In therapy sessions with my patients and clients I often encourage people to distinguish between…

  1. The things that they can control,
  2. The things that they can influence but not control, and
  3. The things that interest them but that they can neither influence or control.

I describe these different categories as ‘spheres of influence’.

Spheres of influence wordpress

The basic idea is to help people to understand the difference between a problem and a fact

Problems are things that can be solved.

Facts simply are – they cannot be changed.

One of the biggest sources of frustration and distress comes from the attempt to treat facts as though they were problems: from the attempt to ‘solve’ facts; from the attempt to do the impossible.

The past is always a fact – but so is the present and, very often, the immediate future. Some people lament the fact that the past cannot be solved, that it cannot be altered but that’s not really very helpful. If the goal is to be effective now there’s no benefit in obsessing about ‘water under the bridge’, no matter how difficult or unpleasant things might have been at the time. In the task of living we are always precisely where we are at this moment.

Accepting that, accepting the fact that the past is no longer ours to change means that we can also begin to see it as no longer our concern. It’s true that there may be issues arising from past events or mistakes that we need to deal with but any actions we need to take will be taken in the present or the future – not the past. We can learn from the past but we need never be concerned about it because it’s gone.

That brings us to the present – the only thing we ever really have to call our own. And it’s fleeting. In fact, by the time you notice the present moment it’s already gone into the past and is no longer your concern. Yes – I know that sounds a bit weird but please, give it some thought. It’s important, especially when dealing with long-term hardship. Understand the concept now and you’ll find it much easier to bear life’s misfortunes later. You’ll be much more effective as you work to change and overcome them too.

Life is a series of moments, most of which are actually pretty neutral. It’s regret, anxiety and anticipation that spoil our days, not the enduring event because most events don’t actually endure all that long. People endure hours of misery when they don’t need to because they’re forever focussing upon either the past (which is no longer their affair) or the future (which may be theirs to plan for but is not yet theirs to experience).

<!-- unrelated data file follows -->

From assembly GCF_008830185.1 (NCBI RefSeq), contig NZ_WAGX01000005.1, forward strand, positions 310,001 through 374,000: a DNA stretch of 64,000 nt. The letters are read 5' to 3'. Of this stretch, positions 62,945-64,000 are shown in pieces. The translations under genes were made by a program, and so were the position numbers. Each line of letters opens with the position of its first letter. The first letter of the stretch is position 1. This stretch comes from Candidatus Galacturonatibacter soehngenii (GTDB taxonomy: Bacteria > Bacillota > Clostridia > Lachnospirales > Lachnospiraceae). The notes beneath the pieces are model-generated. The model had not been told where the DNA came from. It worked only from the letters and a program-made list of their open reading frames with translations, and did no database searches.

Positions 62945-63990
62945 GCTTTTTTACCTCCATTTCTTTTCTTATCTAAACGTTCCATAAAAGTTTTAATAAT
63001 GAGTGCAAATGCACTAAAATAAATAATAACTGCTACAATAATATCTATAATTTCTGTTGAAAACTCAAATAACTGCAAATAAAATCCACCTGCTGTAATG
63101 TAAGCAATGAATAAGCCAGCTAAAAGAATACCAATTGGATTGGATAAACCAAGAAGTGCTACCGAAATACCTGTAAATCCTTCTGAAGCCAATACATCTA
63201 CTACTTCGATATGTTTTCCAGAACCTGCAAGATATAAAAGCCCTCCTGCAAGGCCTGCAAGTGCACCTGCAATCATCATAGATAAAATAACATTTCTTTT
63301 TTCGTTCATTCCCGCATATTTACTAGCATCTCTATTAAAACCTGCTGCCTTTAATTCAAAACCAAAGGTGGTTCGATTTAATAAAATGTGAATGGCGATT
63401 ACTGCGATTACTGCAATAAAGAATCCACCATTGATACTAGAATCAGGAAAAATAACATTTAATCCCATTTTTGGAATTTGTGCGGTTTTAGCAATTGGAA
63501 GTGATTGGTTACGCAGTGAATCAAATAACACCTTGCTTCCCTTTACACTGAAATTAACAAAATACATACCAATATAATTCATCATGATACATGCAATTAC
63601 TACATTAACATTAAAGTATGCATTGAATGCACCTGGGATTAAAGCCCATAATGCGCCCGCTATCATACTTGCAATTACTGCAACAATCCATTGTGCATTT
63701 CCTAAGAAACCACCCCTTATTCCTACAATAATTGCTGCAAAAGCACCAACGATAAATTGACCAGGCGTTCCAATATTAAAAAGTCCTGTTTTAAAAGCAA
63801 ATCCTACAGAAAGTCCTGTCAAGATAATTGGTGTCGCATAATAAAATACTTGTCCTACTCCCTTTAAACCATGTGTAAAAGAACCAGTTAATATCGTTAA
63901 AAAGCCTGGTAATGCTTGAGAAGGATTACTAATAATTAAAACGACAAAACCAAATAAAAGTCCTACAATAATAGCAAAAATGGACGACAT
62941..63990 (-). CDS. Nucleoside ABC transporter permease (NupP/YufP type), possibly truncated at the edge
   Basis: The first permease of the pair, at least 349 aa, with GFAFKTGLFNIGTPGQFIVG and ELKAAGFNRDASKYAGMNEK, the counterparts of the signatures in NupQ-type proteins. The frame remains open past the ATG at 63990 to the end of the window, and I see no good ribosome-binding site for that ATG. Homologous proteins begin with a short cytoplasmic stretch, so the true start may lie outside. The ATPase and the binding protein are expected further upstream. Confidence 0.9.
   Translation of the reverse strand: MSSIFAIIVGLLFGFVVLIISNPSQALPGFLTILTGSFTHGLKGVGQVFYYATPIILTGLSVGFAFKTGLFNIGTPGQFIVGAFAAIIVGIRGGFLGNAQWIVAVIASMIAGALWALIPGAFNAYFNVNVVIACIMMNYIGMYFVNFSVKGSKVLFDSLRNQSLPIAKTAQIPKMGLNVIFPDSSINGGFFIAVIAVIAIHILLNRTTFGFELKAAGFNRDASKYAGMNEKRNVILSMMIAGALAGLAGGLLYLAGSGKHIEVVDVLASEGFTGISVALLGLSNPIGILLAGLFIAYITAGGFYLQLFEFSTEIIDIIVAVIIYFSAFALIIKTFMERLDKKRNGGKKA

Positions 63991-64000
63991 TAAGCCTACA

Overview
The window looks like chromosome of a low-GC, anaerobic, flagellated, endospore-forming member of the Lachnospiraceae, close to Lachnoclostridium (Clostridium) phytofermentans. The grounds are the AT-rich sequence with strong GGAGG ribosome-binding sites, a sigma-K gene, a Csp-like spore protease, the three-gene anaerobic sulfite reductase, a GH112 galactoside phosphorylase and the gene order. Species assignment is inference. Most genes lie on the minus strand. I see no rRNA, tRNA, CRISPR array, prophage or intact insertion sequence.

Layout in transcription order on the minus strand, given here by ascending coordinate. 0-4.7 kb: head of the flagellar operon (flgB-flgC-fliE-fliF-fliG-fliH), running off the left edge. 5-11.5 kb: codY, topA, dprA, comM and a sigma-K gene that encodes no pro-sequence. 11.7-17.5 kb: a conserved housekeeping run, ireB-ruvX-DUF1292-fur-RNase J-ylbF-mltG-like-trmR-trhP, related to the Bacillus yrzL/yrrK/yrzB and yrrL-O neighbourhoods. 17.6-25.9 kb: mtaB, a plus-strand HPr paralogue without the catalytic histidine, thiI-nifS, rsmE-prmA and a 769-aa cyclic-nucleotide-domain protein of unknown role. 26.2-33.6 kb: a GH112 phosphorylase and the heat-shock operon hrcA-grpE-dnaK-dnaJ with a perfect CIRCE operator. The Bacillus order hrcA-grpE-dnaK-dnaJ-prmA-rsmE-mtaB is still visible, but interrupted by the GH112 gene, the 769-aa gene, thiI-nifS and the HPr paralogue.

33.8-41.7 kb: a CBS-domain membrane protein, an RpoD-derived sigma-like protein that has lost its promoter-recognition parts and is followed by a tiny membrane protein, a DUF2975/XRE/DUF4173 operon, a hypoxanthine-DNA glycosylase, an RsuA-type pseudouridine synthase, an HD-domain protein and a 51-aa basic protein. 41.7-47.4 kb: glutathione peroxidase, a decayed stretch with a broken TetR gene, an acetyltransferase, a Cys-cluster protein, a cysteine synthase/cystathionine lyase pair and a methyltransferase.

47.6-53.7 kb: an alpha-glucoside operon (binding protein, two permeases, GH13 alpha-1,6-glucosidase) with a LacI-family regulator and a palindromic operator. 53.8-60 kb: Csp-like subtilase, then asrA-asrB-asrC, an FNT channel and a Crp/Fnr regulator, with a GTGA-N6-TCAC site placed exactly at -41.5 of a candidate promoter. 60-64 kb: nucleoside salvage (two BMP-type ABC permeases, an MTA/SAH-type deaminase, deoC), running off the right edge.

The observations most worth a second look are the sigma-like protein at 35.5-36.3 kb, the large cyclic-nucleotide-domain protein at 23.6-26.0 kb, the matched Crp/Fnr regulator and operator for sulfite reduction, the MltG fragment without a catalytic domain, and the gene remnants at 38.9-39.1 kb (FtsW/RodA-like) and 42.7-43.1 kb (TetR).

Even at times of hardship the eternal now is relevant. How bad is your situation at this very instant? Why let your mind focus on experiencing hardship before it needs to? Why experience the thing you dread before it happens?

It’s far more constructive to plan for the future than to imagine it negatively and suffer all the emotional distress that such imaginings bring. Make it a habit never to allow yourself to experience misfortune in your mind before it actually happens but to plan to deal with potential future problems instead. And understand that if you expect pain – there’s no need to be distressed by it until you actually feel it. Even then stoicism advises us not to worry about current pain but that’s for another post. We need to cover some more basic stuff first.

Remember ‘the eternal now’. Do you have physical comfort and freedom from abuse right now, at this precise moment? Then you have all that you could possibly need. This moment in life is a success. Use the current success to plan with a clear head how to solve the problems of the future. Don’t squander it trying to solve the past (which is a fact, not a problem). Be glad of your immediate situation. The only alternative is to cancel out all those moments of contentment and comfort with futile focus upon the past which you can never change or the future which you have not yet reached.

The life well-lived involves taking time to appreciate the good moments (which generally far outweigh the bad)